Chris Percival is 28 and I first met him at an Entrepreneur Awards event, when he had just left University. At that time he had a £3 million business – Jigsaw Medical – after 3 years of trading.  He is now a major shareholder and CEO of a £300 million group.  

He’s had businesses, based on his interests such as website design and music, since he was 14 so it was no surprise that he built an emergency care (e.g. fully equipped ambulances with para medics on board) business while a student. He is a registered para medic and he believes his ability to win contracts and negotiate great deals is helped because his competition don’t have the technical capability he has.  He now acquires businesses around his passions.  

The growth of his companies is massive and comes from his ability, from being a teenager, to see an opportunity and then strike great deals with clients, suppliers, providers, other businesses and even family and friends. His first ambulance was built out of a car his father sold him and he acquired a first aid training company he’d worked at as a student. 

I believe that win-win negotiating is the most important skill of the entrepreneur as leader. All five entrepreneurs mentioned in this article have made the big leaps of growth and profit by seeing an opportunity and making a great deal – it could be a new building, a new supplier, a new talent, a new contract or a new invention but when a long term deal needs to be struck they lead the negotiation.   

  1. Knowing the value of a pound

Successful entrepreneurs have to create great products and services, market and sell these products well and they also have to be brilliant at money management. Most of us are not great at all these three activities which is why we need skilled employees, suppliers, like accountants, or partners to work with.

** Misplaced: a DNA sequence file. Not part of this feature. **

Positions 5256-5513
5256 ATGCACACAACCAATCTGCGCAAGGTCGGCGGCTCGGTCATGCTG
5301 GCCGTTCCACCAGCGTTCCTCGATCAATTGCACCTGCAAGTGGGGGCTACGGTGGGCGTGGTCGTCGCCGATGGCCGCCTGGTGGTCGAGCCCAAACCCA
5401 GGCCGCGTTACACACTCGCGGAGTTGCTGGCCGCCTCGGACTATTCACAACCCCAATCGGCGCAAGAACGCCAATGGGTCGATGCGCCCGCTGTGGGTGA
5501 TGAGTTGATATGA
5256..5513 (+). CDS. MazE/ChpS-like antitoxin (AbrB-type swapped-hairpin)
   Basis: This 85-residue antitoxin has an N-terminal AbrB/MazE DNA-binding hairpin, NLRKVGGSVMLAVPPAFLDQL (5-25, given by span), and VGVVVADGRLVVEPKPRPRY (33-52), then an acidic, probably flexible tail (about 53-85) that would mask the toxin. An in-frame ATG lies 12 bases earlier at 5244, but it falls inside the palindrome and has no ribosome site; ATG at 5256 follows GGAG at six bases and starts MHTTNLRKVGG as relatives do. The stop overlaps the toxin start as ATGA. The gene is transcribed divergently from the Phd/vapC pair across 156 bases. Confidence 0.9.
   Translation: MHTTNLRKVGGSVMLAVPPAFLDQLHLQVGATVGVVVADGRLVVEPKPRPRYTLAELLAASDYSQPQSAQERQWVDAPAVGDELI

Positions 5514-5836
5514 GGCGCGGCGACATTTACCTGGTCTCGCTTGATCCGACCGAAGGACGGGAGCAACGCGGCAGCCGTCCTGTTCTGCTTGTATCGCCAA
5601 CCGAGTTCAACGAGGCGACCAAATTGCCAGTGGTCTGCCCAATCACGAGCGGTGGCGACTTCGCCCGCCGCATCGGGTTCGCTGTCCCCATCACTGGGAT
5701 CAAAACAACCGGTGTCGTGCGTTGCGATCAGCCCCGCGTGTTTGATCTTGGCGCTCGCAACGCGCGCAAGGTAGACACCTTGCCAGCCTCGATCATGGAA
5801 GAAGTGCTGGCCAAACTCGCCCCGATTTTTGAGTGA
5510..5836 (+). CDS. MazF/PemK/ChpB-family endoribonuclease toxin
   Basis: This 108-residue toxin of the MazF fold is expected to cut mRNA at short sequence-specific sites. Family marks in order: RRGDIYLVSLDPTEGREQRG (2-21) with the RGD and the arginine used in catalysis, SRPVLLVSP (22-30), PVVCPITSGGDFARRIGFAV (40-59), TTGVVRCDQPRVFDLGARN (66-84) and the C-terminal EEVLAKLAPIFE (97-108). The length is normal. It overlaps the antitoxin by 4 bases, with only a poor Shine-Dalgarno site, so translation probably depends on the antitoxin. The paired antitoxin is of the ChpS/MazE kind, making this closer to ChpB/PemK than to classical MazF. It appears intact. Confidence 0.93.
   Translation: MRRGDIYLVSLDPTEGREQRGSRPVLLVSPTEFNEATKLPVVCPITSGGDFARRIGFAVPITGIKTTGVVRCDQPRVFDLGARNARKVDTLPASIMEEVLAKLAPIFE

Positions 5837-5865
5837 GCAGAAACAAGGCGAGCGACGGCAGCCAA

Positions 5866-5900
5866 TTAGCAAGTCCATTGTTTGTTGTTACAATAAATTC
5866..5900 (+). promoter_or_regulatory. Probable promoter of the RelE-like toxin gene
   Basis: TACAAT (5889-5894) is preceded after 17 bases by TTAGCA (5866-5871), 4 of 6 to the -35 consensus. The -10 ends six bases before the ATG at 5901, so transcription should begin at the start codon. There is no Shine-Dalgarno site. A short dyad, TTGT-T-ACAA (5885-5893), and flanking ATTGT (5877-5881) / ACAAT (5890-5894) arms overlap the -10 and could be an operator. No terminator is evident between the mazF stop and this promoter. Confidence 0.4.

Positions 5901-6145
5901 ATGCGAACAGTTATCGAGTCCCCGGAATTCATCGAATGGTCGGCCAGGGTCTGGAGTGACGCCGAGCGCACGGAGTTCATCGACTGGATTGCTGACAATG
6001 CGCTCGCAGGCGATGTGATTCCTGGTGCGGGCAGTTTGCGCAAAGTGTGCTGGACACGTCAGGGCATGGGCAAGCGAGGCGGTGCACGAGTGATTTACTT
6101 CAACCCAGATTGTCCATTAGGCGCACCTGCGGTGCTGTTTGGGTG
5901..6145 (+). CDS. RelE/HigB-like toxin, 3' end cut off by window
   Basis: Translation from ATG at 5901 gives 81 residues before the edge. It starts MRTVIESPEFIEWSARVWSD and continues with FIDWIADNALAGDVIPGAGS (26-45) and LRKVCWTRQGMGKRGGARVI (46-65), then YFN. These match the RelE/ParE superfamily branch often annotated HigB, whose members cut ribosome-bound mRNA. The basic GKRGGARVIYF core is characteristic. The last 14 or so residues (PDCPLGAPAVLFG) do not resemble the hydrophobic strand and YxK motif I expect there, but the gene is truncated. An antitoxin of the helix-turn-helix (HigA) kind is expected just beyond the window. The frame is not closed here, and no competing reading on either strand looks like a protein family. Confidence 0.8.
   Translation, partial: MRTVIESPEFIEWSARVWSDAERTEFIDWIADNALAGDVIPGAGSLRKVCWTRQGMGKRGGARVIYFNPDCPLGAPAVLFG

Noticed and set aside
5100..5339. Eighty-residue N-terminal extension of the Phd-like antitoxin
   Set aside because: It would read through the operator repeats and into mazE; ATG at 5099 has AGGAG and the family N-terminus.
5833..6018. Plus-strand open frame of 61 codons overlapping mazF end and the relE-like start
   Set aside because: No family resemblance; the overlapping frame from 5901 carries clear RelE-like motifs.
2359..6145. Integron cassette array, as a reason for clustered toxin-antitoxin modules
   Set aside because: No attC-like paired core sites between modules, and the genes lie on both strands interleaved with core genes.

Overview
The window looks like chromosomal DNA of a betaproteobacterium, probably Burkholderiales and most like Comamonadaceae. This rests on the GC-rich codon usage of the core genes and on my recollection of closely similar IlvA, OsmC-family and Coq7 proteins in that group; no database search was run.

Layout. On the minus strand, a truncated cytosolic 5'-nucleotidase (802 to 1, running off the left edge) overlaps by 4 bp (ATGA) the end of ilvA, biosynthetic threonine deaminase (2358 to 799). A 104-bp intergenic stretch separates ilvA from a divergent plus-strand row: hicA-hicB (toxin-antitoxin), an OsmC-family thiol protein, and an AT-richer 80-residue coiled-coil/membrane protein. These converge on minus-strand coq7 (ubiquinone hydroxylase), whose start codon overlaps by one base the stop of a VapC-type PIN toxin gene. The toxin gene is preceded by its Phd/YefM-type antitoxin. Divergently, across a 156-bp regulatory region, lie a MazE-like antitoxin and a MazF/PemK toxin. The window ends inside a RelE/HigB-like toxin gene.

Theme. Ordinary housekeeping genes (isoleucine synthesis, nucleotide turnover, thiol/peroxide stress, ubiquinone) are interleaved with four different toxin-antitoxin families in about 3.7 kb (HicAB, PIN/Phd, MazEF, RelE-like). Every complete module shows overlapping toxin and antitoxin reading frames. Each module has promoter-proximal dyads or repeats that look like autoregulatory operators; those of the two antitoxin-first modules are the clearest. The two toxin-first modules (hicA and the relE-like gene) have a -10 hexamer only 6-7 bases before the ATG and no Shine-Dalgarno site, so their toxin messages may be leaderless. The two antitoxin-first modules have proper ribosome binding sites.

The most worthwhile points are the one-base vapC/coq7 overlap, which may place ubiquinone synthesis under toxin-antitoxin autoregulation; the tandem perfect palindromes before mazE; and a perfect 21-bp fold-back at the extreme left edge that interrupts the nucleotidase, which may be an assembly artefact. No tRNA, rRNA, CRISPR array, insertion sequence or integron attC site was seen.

However, I believe that all the successful entrepreneurs that I’ve met are brilliant at the basics of money management. Lord Sugar was a client of mine, a long time ago when his company, Amstrad was one of the top consumer technology companies and he was Chairman of Tottenham Hotspur. He was only a client for a few months, and I met him only three times.  

We failed to market a product for him as quickly as he wanted but I was so impressed by his business nous and integrity that I’ve followed his business activities ever since. I’ve also learned from others he’s worked with. Tim Campbell MBE, the first the Apprentice Winner, has written the foreword to my new book. 

What do I mean by ‘knowing the value of a pound’? Highly paid leaders in the private and public sector, including Government, often operate in a bubble where multimillion budgets have to be spent and the best providers are usually the most expensive. These leaders can be a long way from understanding what is value for money. Successful entrepreneurs who have started with nothing understand value for money as much as the independent shopkeeper on the high street. 

I don’t believe anyone can con, over sell or rip off, Lord Sugar. If something isn’t working he doesn’t throw more money at the problem, he simply moves on to something else that works better. 

He always knows what the customer can afford. His pricing strategy was similar for all his mass electronic products because it worked. When he started in business on his own he tried to make in enough in four days of the week so that he made more profit in the other three days and had more to invest in stock for the following week. 

He always knows the value of positive cashflow and always has brilliant relationships with his customers and suppliers because of his total integrity on money matters. All the successful entrepreneurs I’ve worked with know the value of a pound and are distrustful of those that ‘flash the cash’, have big egos and status needs. They are not gamblers. 


The Happipreneur is available from all good bookstores including Foyles, Waterstones, WH Smith and Amazon. Signed copies are available from this website. If you are an enterprising person or wish to help an enterprising person, then all the reviews suggest you’ll love it!